iFixIt is offering up what it calls an “informed guess” about Apple’s abrupt AirPower cancelation. The product most likely couldn’t meet stringent US and EU interference regulations because Apple amped up the power too much and couldn’t control the signals the device was giving off.
The organization makes a compelling case. Where existing wireless chargers require the user to adjust a phone or other device until you find the “sweet spot” for charging, Apple was trying to create a large charging surface that worked equally well everywhere. This would allow AirPower to charge multiple devices at once, from any place on the charging mat.
Apple likely succeeded at creating such a product. The problem, of course, is that it gave off too much electronic interference, which is both illegal and could have serious health implications. For example, it could stop a pacemaker.
Many were surprised by how suddenly and unexpectedly Apple killed AirPower. But that actually makes sense, too, iFixIt explains.
“What always happens is you get it functional first,” William Lumpkins, VP of engineering for O & S Services told the organizaiton. “No one looks at [electromagnetic interference] until the end [of the development process.” It’s quite likely that AirPower wasn’t even close to the regulatory requirements for such devices.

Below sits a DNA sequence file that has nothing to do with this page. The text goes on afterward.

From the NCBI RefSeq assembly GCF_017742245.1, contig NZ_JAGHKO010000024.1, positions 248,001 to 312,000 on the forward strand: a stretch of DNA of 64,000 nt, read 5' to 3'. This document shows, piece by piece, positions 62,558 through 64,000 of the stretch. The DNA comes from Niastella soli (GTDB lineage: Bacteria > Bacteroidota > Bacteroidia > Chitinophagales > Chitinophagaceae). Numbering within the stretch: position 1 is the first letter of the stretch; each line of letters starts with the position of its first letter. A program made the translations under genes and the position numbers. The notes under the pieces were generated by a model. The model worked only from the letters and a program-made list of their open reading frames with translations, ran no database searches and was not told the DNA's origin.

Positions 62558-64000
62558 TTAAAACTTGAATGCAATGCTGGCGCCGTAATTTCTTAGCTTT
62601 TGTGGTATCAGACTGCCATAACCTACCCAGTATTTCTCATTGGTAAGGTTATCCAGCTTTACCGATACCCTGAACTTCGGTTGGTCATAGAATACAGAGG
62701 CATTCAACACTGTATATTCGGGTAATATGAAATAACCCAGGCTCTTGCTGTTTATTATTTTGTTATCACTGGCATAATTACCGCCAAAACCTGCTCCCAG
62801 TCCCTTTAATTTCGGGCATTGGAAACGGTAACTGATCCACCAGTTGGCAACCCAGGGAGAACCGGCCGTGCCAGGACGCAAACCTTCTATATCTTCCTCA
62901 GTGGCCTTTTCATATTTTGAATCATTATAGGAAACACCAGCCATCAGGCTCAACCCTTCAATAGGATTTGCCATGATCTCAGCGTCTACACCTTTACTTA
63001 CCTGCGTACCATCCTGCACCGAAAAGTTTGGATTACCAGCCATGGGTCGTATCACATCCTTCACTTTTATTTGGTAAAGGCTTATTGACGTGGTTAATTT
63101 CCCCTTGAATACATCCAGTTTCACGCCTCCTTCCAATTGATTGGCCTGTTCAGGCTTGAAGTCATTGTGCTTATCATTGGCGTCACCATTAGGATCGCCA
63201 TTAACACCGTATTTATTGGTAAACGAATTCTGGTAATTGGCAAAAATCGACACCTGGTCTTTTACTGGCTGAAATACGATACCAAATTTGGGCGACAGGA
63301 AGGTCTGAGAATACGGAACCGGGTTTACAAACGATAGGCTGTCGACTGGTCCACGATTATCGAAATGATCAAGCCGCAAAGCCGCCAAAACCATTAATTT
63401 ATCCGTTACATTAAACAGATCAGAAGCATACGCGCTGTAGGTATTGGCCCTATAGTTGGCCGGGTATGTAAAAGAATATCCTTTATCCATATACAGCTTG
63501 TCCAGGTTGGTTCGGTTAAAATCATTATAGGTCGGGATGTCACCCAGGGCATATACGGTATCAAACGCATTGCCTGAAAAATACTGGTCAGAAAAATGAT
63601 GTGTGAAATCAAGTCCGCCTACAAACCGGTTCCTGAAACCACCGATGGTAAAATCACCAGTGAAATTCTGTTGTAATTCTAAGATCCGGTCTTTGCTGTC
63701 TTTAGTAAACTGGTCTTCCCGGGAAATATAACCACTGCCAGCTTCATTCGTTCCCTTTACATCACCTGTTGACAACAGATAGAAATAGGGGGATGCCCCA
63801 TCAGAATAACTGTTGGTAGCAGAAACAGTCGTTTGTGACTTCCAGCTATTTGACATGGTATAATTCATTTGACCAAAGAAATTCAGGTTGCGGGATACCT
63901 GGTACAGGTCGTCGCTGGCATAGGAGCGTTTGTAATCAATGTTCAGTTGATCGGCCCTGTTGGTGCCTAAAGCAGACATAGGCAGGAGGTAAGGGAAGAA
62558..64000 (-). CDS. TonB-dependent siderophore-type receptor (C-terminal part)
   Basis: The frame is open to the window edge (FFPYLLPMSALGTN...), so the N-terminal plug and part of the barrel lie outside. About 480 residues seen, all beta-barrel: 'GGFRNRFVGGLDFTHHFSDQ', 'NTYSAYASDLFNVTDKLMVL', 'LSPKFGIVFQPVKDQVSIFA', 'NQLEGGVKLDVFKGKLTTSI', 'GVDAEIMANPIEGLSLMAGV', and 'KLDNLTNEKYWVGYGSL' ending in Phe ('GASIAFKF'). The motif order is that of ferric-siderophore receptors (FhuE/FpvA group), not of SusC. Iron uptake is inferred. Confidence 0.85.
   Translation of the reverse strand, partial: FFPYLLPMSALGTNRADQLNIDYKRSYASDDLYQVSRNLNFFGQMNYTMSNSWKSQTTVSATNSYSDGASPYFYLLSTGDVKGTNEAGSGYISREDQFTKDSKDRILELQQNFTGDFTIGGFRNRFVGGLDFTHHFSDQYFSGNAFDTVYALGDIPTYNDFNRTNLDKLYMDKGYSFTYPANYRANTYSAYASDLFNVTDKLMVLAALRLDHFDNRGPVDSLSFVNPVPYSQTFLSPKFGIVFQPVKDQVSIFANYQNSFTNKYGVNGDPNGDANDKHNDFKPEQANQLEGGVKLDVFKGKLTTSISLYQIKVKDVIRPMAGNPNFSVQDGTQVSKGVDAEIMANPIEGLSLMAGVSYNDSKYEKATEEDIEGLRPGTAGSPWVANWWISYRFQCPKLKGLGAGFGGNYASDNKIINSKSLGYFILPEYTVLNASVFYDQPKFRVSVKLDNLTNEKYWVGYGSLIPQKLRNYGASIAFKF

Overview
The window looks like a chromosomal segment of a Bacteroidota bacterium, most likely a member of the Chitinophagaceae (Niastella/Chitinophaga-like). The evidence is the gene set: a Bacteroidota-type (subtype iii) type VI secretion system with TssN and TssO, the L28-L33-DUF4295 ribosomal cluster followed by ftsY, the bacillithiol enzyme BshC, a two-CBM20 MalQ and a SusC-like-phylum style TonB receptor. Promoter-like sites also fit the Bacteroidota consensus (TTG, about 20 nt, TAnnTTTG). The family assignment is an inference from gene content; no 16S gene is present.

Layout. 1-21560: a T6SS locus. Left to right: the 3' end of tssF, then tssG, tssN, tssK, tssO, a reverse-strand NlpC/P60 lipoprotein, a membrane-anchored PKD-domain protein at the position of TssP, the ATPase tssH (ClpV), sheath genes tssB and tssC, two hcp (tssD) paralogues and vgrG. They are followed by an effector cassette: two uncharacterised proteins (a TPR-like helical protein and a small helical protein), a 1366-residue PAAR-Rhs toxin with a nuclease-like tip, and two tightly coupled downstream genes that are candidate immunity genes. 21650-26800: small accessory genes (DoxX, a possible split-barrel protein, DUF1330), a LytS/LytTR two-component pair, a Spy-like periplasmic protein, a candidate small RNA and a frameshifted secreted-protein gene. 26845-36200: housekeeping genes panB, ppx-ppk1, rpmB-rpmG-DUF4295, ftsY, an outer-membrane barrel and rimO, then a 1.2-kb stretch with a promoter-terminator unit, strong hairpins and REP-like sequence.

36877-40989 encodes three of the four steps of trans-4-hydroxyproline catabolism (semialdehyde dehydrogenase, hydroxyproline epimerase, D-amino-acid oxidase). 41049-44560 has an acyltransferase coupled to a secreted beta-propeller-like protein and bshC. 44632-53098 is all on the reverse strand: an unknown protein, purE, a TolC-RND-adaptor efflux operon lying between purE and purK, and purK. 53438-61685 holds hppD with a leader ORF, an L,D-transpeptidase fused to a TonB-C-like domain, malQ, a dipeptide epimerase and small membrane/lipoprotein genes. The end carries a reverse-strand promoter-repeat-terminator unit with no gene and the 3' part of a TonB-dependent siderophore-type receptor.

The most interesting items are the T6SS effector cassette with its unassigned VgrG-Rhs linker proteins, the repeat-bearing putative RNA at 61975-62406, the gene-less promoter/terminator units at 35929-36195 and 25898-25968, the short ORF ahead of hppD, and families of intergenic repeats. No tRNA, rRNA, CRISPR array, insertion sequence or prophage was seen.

As iFixIt notes, many rumors pointed to AirPower running too hot. That, too, makes sense.
“Overheating means they’re putting too much current into it, which means they’re trying to up the power level,” Lumpkins continues. “My guess is they’re trying to pump out so much of a field, which is getting it to overheat.”
Put simply, what Apple wanted to do was possible. It was just illegal and dangerous. And this explains Apple’s statement in a way as well.
“We’ve concluded AirPower will not achieve our high standards,” the Apple statement read, in part. Apple’s high standards required that AirPower not have one to three wireless charging “sweet spots.” Instead, what Apple wanted was for AirPower to charge multiple devices, no matter where they were placed on the mat. I assume work towards this elusive goal continues. But that Apple realized it would be impossible to deliver on what it promised in a reasonable timeframe.
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